by Marilyn Westfall

Cow-dull from heat, I lift
my head and stare. Wayward
gulls ride thermals. Wind bends
the prairie grass, parches my eyes.
No trees, no shade atop the mesa,
I scramble down steep embankment
of gypsum, cactus, Indian blanket.
Between my toes, the ocher clay
oozes. When at last my feet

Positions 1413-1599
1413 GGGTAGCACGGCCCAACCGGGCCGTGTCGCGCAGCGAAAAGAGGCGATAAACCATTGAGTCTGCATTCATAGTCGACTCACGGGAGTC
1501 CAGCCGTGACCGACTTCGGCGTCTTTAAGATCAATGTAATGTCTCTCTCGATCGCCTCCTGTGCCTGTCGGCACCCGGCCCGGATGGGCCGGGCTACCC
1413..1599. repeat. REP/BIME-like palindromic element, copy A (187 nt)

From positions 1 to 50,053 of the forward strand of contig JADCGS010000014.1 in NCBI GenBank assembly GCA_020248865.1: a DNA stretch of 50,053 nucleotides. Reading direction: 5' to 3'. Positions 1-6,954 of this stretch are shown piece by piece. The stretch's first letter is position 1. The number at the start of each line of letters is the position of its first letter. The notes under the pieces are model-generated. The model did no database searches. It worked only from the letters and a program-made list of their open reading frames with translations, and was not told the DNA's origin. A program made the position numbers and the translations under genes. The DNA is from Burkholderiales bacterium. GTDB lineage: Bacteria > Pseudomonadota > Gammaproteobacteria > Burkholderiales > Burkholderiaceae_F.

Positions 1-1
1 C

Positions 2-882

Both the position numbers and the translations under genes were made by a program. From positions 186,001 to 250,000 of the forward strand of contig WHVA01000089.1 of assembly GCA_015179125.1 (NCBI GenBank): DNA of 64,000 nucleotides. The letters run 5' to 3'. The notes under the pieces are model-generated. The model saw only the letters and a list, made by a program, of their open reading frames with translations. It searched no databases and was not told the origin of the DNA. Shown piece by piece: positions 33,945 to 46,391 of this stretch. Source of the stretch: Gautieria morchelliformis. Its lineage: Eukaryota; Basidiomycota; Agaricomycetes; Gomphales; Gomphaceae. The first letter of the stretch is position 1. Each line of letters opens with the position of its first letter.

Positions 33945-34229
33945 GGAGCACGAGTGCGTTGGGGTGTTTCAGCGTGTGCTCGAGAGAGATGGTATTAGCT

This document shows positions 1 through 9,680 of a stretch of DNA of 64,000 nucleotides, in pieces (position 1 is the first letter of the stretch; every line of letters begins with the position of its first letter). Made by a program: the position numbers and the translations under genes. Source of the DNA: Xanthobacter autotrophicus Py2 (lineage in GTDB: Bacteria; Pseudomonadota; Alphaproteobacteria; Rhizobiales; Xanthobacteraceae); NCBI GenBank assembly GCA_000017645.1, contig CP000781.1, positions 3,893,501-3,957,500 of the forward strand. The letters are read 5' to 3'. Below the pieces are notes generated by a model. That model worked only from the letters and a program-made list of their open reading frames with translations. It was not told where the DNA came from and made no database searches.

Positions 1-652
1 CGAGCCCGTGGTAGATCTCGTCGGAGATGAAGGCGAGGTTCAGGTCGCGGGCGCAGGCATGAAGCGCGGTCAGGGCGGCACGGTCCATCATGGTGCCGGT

sink into silt, churned waves
lap with foam as white as faded
daisies. Outboards thunder, hauling
skiers, but I wade into their wake
that stings my fleshy calves,
scorched by sun. I’ll burn,
redden like the dirt. I lower thighs,
buttocks, breasts, and shoulders
into the man-made lake, then float,

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